Vest, Louisa Rosser Evans, Autobiographical sketch 1921 June, 2-3.
After beginning the long journey to Utah a Sister Roberts could not travel so fast and asked me to stay back with her. I did so and the company was soon out of sight and we felt rather lonely as the wolves were howling and to add to our uncomfortable feelings we saw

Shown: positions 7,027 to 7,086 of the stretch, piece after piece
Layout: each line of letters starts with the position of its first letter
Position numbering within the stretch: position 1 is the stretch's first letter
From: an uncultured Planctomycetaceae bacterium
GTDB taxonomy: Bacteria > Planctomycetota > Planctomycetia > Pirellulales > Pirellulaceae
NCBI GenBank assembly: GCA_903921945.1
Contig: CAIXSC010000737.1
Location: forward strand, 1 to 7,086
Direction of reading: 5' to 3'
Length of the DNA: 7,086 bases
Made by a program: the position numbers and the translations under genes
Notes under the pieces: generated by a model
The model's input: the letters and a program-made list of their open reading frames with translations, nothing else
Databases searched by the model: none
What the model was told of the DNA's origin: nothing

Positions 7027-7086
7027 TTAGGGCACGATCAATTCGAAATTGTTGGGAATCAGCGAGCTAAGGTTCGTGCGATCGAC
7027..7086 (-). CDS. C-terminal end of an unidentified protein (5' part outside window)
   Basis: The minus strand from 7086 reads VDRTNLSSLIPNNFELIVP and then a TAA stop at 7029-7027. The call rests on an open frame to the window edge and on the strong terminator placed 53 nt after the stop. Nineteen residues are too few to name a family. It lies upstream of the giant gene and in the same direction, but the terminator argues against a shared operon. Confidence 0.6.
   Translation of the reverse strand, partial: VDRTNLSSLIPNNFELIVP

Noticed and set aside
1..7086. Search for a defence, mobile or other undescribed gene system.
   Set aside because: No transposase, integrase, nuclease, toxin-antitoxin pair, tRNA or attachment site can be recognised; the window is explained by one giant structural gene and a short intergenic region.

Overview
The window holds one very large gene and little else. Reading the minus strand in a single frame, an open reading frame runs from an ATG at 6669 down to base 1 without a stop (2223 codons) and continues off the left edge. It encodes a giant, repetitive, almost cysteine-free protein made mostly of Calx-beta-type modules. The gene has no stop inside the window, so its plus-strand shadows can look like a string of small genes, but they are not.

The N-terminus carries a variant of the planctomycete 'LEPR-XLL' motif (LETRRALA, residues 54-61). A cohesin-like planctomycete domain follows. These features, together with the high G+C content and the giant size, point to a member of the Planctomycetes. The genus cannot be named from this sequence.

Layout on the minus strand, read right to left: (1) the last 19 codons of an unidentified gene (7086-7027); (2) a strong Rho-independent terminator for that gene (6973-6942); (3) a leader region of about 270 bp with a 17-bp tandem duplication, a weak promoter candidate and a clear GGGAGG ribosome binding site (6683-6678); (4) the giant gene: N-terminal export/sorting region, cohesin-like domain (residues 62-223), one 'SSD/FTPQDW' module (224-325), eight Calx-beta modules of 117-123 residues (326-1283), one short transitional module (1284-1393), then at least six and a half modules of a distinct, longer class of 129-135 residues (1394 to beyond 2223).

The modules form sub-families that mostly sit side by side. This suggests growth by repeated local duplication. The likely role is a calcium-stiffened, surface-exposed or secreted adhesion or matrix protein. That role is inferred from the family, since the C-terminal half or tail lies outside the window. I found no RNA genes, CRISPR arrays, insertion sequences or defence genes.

some <two> Indians on <a> horse s approaching us. I became very frightened for I thought that they would kill us; but Sister Roberts assured me that they would not harm us for said she, “I put my trust in the Lord”, and to my relief the Indians rode away without harming us. Later on in the journey as we were pursueing our wearisome march my Brother Moses became very hungry and there was very little to eat, being only one cake and a pint of milk alloted to each of <between> us. However I gave it all to Moses and thought that I could do without; but in the afternoon I became very hungry. So trusting faithfully in the Lord I asked Him to take the hunger away and he heard and answered my prayer; and a beautiful feeling filled my heart and I didn’t feel hungry any more. In camping for the night we would make camp by having all the wagons formed in a circle with the people <inside> and the stock in <out>side. The men would take turns at guarding against Indians etc, so that we would be protected and not have them surprise us. In order to obtain food the men would kill buffaloes and we would use the meat in different forms, one of which was to make soup. We used buffalo chips for fuel and were glad when we could find enough fow to cook with. Our company was in charge of captains Edward Bunker and Grant. After being upon the plains four long weary months we arrived in the territory of Utah in Oct. 1856.